Using the context of physics problem-solving to evaluate the coherence of student knowledge Documents

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Using the context of physics problem solving to evaluate the coherence of student knowledge 

written by Mel S. Sabella

The context of problem solving is used to show that students exhibit a local coherence but not global coherence in their physics knowledge. When presented with a problem-solving task, students often activate a coherent set of knowledge called a schema to solve the problem. Although the schemas students develop in the physics course are usually sufficient in the class, they are often insufficient for solving complex problems. Complex problems require a deep understanding where students have integrated their qualitative knowledge and quantitative knowledge with related physics topics. We show that our students activate schemas consisting of small amounts of knowledge and these schemas are often isolated from other schemas.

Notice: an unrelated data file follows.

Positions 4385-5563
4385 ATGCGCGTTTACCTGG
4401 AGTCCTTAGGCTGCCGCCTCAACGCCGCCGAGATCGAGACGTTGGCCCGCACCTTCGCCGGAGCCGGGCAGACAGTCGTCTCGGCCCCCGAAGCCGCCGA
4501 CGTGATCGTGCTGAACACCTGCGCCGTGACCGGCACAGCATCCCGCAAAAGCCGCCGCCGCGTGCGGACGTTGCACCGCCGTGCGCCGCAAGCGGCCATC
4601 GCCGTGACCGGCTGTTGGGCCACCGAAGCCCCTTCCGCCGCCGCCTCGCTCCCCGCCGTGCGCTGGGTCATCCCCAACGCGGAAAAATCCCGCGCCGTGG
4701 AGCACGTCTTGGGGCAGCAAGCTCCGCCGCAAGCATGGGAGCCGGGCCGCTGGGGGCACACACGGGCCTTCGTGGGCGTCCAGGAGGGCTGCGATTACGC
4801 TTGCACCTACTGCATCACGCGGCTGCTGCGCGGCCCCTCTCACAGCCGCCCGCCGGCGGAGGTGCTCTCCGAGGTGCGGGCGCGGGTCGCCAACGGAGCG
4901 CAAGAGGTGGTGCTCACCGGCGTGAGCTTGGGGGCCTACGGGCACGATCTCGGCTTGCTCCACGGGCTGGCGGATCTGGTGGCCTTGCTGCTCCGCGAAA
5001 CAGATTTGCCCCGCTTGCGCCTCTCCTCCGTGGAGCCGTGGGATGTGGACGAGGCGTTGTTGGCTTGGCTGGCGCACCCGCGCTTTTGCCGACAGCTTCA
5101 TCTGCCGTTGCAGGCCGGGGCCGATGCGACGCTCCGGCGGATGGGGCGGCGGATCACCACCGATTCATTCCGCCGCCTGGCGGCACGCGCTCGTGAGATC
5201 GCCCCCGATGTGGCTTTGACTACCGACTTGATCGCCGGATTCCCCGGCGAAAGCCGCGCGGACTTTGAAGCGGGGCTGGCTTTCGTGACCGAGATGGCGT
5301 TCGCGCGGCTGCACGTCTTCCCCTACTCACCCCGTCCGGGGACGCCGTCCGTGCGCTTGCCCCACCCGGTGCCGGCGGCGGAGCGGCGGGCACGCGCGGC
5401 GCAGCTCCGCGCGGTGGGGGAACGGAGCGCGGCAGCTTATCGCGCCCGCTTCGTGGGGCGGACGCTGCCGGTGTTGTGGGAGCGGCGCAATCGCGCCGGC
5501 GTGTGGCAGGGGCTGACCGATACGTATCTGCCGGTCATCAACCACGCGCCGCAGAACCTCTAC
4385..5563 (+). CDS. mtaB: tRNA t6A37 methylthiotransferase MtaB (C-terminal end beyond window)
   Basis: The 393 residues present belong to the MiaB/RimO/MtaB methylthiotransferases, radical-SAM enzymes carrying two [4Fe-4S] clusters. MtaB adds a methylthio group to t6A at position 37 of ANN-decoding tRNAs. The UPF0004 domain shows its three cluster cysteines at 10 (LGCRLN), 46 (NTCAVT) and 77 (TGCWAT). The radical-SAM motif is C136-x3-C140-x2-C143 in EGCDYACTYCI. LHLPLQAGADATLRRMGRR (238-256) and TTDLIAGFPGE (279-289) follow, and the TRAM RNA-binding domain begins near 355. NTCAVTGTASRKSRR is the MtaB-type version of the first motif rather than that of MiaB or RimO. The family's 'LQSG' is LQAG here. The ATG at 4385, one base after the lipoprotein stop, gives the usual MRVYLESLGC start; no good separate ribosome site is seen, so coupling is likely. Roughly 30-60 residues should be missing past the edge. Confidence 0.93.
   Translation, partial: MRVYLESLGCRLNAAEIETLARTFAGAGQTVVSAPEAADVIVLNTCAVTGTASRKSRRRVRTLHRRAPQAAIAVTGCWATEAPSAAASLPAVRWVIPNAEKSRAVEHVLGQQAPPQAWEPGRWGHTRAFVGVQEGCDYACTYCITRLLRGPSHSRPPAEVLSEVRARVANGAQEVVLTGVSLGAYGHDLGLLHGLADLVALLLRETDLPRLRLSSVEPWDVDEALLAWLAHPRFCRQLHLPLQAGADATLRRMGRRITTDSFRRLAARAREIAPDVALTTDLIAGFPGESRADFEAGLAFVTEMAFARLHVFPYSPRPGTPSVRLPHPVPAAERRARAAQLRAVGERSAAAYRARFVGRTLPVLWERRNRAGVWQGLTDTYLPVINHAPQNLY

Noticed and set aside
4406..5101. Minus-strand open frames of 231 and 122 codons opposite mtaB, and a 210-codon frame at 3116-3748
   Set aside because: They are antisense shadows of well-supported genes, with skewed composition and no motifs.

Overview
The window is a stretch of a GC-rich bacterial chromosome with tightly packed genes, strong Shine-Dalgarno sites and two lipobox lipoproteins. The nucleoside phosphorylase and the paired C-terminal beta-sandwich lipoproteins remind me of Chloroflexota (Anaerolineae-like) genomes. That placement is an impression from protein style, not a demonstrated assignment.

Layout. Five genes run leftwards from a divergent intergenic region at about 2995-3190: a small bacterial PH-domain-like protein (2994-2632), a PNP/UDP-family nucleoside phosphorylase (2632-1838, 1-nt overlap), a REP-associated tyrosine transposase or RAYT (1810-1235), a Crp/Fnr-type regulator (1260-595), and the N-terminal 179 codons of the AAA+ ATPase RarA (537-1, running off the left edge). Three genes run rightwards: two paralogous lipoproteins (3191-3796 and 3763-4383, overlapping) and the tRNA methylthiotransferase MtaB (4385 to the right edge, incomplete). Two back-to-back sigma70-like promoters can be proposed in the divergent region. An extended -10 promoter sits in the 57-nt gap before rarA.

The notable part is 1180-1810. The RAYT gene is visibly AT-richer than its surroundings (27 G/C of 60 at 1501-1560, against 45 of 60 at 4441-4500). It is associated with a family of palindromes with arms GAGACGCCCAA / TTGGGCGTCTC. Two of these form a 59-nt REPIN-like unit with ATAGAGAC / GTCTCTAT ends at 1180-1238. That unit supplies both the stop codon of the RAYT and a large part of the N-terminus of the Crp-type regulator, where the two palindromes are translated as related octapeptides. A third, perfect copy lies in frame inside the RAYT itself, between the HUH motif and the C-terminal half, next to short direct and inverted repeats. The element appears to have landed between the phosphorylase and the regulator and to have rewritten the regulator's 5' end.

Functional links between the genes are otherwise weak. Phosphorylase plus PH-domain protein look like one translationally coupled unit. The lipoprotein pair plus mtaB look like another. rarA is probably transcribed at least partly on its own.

Physics Education Research (PER) has shown students in introductory physics lack a deep understanding of physics principles and concepts. PER has also shown that conceptual understanding can be improved and problem solving skills may be taught through a modified research-based curriculum. Despite these improvements, students still have difficulty developing a coherent knowledge of physics or connecting related physics concepts. In addition, they view quantitative problems and qualitative questions as distinct types of tasks, possessing different types of knowledge and rules for responding.

Using methods physics instructors and physics education researchers can use to examine coherence in student knowledge, distinct schemas for qualitative and quantitative knowledge are identified and provide evidence for local coherence in student physics knowledge. After identifying some of these difficulties in student understanding, we examine how students connect their qualitative and quantitative knowledge after going through a concept-based curriculum. In addition, we compare performance on quantitative questions between a physics class using the traditional problem-solving recitation and a class using Tutorials in Introductory Physics.

Published January 1, 1999
Last Modified August 7, 2012

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